That might be an idea too, though here I only find out if the function was defined if I call it. Ideally I can determine it before that.

Your problem reminds me a bit of what I did in mmtkvdb::storable::Storable:

pub unsafe trait Storable: ToOwned {
    /// Does byte representation have fixed length?
    ///
    /// If this constant is `true`, then trait [`StorableConstBytesLen`] should
    /// also be implemented.
    const CONST_BYTES_LEN: bool;
    /// Does [`Storable::cmp_bytes_unchecked`] perform a trivial (byte wise)
    /// lexicographical comparison?
    const TRIVIAL_CMP: bool = false;

    /// […]

    /// Compares byte representation
    unsafe fn cmp_bytes_unchecked(a: &[u8], b: &[u8]) -> Ordering;
}

I decided to not use a default implementation and make the implementor set the relevant constants manually. However, the scenario might be a bit different. Storable is inherently unsafe, and I (have to) assume that an implementor knows what they are doing and that they set the constants correctly (as well as providing consistent/correct implementations for the methods), even though TRIVIAL_CMP = false is a safe fallback here.

I decided against a default implementation. And require the implementor to make all choices explicitly (except for where a safe default can be provided).

However, I provided this for convenience:

pub unsafe trait Storable: ToOwned {
    /// […]

    /// Compares byte representation using [`Ord`]
    ///
    /// This function is provided for convenient implementation of
    /// [`Storable::cmp_bytes_unchecked`] where desired.
    unsafe fn cmp_bytes_by_ord_unchecked(a: &[u8], b: &[u8]) -> Ordering
    where
        Self: Ord,
    {
        if Self::TRIVIAL_CMP {
            a.cmp(b)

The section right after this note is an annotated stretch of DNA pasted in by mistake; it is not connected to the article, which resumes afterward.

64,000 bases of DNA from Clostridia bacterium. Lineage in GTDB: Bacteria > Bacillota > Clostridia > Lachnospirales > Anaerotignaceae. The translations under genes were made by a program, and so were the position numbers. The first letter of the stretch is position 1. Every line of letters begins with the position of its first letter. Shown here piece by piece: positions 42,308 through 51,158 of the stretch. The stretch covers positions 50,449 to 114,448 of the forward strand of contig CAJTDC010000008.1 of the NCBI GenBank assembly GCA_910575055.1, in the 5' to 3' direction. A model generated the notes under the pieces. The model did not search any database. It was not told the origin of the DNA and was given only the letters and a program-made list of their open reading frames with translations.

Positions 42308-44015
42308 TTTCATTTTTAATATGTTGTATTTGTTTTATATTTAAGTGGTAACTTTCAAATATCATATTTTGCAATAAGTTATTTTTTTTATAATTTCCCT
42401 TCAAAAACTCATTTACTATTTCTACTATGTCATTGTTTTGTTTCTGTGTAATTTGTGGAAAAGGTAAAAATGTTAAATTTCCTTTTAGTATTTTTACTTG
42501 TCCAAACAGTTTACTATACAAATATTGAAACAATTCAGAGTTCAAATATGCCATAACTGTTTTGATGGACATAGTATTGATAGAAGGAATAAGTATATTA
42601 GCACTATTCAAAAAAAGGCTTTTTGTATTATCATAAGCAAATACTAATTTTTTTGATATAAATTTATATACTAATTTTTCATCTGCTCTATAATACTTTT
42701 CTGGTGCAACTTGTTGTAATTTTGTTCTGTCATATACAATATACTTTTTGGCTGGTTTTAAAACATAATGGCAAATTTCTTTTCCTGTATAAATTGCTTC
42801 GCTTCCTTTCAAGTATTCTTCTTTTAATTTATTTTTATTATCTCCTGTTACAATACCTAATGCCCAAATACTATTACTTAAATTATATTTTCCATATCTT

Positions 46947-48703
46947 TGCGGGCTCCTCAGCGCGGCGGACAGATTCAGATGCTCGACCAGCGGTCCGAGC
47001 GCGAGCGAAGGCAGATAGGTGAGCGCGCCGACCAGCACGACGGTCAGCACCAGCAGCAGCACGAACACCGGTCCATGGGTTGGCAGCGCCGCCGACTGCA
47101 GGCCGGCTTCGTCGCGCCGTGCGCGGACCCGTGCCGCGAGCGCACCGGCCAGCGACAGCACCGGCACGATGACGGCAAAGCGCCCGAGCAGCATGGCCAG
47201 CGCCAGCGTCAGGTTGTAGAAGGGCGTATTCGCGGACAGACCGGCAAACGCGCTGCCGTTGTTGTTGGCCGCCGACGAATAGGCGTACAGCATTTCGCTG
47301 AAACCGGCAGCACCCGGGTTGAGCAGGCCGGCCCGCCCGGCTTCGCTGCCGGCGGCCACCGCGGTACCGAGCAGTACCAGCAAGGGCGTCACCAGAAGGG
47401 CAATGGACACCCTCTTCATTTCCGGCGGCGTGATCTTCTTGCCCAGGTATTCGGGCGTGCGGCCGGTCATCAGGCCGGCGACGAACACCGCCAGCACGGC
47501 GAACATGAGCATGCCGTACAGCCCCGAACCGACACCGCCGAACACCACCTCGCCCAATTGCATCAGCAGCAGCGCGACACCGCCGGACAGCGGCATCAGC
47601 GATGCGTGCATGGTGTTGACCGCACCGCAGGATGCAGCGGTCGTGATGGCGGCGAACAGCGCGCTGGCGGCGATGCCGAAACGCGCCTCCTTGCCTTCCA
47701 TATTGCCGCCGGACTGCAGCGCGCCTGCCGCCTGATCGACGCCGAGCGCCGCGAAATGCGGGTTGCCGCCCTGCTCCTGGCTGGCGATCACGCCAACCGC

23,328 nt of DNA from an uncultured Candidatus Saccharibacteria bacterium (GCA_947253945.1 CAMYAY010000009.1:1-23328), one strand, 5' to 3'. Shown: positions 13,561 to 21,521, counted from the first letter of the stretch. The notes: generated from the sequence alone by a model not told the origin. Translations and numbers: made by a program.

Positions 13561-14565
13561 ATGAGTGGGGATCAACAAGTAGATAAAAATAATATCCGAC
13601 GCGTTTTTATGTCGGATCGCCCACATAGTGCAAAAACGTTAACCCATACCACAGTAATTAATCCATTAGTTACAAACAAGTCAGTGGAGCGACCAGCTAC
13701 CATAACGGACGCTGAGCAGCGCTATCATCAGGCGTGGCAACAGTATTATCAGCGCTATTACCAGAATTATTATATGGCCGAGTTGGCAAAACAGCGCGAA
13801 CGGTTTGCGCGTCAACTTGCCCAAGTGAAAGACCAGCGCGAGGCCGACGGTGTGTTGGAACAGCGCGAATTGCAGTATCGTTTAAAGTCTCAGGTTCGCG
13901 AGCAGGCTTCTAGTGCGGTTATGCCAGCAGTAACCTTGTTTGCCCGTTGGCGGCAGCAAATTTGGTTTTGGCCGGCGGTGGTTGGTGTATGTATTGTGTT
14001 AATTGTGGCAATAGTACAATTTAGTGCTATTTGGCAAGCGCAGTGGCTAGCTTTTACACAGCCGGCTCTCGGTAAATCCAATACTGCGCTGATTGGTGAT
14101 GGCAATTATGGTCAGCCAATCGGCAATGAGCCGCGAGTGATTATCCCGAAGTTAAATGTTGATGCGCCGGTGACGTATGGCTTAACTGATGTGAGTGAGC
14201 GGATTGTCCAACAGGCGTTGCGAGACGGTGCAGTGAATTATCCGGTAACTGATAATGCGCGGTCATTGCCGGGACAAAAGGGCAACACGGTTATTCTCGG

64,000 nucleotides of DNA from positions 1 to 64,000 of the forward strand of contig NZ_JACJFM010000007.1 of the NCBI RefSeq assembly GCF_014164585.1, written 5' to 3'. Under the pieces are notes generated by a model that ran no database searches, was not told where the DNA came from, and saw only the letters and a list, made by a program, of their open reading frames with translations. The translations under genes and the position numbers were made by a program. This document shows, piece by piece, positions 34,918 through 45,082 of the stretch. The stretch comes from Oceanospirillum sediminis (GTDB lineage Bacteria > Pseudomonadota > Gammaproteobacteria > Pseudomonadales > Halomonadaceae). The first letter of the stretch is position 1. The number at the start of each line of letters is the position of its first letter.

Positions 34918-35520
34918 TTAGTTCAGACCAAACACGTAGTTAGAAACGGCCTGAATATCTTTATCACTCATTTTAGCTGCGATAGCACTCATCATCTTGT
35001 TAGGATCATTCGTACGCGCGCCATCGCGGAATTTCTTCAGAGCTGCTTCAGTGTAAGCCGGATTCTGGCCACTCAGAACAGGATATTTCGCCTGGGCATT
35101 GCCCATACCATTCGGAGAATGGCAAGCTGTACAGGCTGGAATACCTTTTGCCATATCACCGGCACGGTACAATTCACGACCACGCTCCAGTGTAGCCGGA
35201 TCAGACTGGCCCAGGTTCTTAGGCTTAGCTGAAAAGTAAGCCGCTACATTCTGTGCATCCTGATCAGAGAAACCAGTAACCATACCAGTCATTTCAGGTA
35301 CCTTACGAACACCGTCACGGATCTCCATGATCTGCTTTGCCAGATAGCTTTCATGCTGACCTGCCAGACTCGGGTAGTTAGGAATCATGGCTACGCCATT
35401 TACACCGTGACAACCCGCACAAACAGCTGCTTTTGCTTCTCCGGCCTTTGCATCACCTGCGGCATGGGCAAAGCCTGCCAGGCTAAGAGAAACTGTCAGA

} else {
            Self::from_bytes_unchecked(a).cmp(&Self::from_bytes_unchecked(b))
        }
    }    /// Compares byte representation
    unsafe fn cmp_bytes_unchecked(a: &[u8], b: &[u8]) -> Ordering;
    }
}

So an implementor may implement cmp_bytes_unchecked by forwarding to cmp_bytes_by_ord_unchecked. Maybe I should have made a function instead of a trait method, but since Storable is not object safe, I thought it didn't matter and might be more convenient as a method

Interesting input, thanks for sharing! Though yes, with yours being unsafe and making the implementor deal with the inner workings of your application I think I don't want to go down that road.

I currently experiment with having multiple traits like suggested by @derspiny.

Though I might have two of such optional methods which would make it confusing again, as I'd had a ImplementedNeither, ImplementedFirst, ImplementedSecond and ImplementedBoth with the former three blanket-impl the last that'd be my bound of the client. :melting_face:

Note that your approach makes this fail at run-time rather than at compile-time:

fn main() {
    struct U;
    impl Foo1 for U {
        fn base_implement(t: &mut Self) {}
    }
    U::extra_implement(); // panics at runtime instead of raising a compiler error
}

(Playground)

1 Like

Right, that is the downside of it. It would be no issue for how I make use of implementing types but maybe the user wants to use them too, then I'd need to point that out in the method docs.